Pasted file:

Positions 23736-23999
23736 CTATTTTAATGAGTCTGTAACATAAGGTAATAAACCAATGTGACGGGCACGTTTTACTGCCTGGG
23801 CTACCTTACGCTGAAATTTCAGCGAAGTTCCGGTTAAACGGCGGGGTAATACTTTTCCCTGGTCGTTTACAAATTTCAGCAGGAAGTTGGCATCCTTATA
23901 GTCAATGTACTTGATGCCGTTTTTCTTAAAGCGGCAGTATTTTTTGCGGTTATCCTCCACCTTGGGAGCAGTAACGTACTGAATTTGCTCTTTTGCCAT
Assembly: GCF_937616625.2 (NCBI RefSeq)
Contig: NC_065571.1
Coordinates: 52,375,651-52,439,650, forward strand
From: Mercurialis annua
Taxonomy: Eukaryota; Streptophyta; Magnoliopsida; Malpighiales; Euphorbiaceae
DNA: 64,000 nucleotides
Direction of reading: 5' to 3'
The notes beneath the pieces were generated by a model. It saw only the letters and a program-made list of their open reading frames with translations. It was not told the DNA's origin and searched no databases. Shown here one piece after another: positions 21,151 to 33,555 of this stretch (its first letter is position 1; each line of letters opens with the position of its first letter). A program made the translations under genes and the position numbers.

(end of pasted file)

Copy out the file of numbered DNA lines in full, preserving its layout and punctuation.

Positions 23736-23999
23736 CTATTTTAATGAGTCTGTAACATAAGGTAATAAACCAATGTGACGGGCACGTTTTACTGCCTGGG
23801 CTACCTTACGCTGAAATTTCAGCGAAGTTCCGGTTAAACGGCGGGGTAATACTTTTCCCTGGTCGTTTACAAATTTCAGCAGGAAGTTGGCATCCTTATA
23901 GTCAATGTACTTGATGCCGTTTTTCTTAAAGCGGCAGTATTTTTTGCGGTTATCCTCCACCTTGGGAGCAGTAACGTACTGAATTTGCTCTTTTGCCAT
Assembly: GCF_937616625.2 (NCBI RefSeq)
Contig: NC_065571.1
Coordinates: 52,375,651-52,439,650, forward strand
From: Mercurialis annua
Taxonomy: Eukaryota; Streptophyta; Magnoliopsida; Malpighiales; Euphorbiaceae
DNA: 64,000 nucleotides
Direction of reading: 5' to 3'
The notes beneath the pieces were generated by a model. It saw only the letters and a program-made list of their open reading frames with translations. It was not told the DNA's origin and searched no databases. Shown here one piece after another: positions 21,151 to 33,555 of this stretch (its first letter is position 1; each line of letters opens with the position of its first letter). A program made the translations under genes and the position numbers.